Mr. Perfect vs. Headshrinker Samu (w/ Afa):

We're back in Sheffield, England, home of the 1993 UK Rampage PPV. I know the outcome isn't going to be much of a mystery, but it's definitely a unique combination. I'm surprised Fatu isn't at ringside, and SPOILER: He does not make an appearance, pulling the old "partners swapping mid-match", as typical with matches like these. Perfect was in-between programs with Michaels and Luger at this point, so he gets to wrestle Samu? Blech. Someone is going nuts with an air-horn... bastard. Lockup, and Samu shoves Perfect back. Perfect with a standing side headlock, and a shoulder block. Criss-cross sequence ends with Samu missing a body press, and Perfect coming off the ropes with his own. Perfect with a pair of arm drags and dropkick, sending Samu retreating to the floor. Samu returns to the ring, stalling, of course. They do another criss-cross, and this time Samu clotheslines Perfect out of his boots. Samu pounds away and lays Perfect out with a headbutt. Perfect gets dumped over the top rope, and Afa gets in his token cheap shot. Samu comes off the apron with an axehandle and rams Perfect into the ring steps for extra punishment. Back in the ring, and Samu misses a charge to the corner. Perfect goes to work on the left leg, then slaps on a spinning toe hold. Samu thumbs the eyes to escape, and knocks Perfect out in front of Afa, who again takes liberties behind the referee's back. Back inside, and Samu puts Perfect down with a crescent kick for a two count. Perfect mounts a mild comeback, but Samu thumbs the eyes, again. Perfect gets tossed outside again, and gets sent into the ring post. Samu with headbutts, a sweep of the legs, and a headbutt very low around the midsection. Samu with a slam and another headbutt for a two count. Perfect engages in a slugfest, and gains the upperhand, pounding Samu to the canvas, then kicking him in the face, but Samu with another dangerously low shot to kill the momentum. Samu rams Perfect into the buckle, and he looks dead on his feet. Samu goes for a slam, but Perfect counters with a cradle for a two count. Perfect gets dumped, again (enough already with that!). Perfect pulls Samu to the corner, and wraps the leg around the post. Back inside, Samu remains in control, but misses something off the top rope. Perfect with the Perfect-Plex, and it's over at 13:35. That seems quite long for a Uppercard face vs. mid-level tag team heel, and Samu's transitions of tossing Perfect from the ring over and over got quite old, but otherwise, a solid match, and much better than I anticipated.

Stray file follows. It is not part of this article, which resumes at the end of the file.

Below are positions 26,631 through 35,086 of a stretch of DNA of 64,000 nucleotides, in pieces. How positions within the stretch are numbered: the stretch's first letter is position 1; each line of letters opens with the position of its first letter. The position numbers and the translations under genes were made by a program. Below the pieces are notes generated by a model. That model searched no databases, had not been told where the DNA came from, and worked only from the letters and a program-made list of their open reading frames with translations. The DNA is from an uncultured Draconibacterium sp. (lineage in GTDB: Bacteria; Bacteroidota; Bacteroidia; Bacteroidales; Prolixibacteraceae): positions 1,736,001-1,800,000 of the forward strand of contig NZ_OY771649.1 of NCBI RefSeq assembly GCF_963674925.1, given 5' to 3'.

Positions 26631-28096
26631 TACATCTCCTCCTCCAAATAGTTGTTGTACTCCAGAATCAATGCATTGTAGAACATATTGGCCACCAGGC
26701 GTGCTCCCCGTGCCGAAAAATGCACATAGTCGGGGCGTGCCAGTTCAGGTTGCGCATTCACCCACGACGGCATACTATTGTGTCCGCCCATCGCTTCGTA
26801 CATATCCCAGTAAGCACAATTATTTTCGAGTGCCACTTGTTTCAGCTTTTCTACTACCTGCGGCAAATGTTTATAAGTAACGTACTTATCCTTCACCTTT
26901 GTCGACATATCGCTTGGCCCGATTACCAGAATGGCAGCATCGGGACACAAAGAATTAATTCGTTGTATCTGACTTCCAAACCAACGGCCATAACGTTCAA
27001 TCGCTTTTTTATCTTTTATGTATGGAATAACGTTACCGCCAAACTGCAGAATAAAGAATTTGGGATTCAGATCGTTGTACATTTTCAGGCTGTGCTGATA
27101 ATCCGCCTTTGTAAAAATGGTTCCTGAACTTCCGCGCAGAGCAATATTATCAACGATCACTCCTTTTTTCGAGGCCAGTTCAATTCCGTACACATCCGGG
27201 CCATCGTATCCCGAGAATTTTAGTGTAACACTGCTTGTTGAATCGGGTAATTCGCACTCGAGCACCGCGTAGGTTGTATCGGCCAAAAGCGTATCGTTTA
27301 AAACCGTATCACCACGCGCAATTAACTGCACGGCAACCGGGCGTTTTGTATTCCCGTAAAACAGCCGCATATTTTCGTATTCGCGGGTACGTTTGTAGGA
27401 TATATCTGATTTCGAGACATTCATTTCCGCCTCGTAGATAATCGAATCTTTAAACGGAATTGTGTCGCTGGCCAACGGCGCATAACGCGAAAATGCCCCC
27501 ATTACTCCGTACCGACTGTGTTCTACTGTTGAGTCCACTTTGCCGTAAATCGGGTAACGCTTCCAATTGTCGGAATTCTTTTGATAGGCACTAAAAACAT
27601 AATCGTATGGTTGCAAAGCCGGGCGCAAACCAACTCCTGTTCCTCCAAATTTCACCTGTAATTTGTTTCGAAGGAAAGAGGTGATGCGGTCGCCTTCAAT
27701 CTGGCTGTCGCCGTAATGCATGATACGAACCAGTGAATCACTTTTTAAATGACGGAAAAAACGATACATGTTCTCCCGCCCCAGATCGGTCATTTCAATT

Bret "Hitman" Hart vs. Bam Bam Bigelow: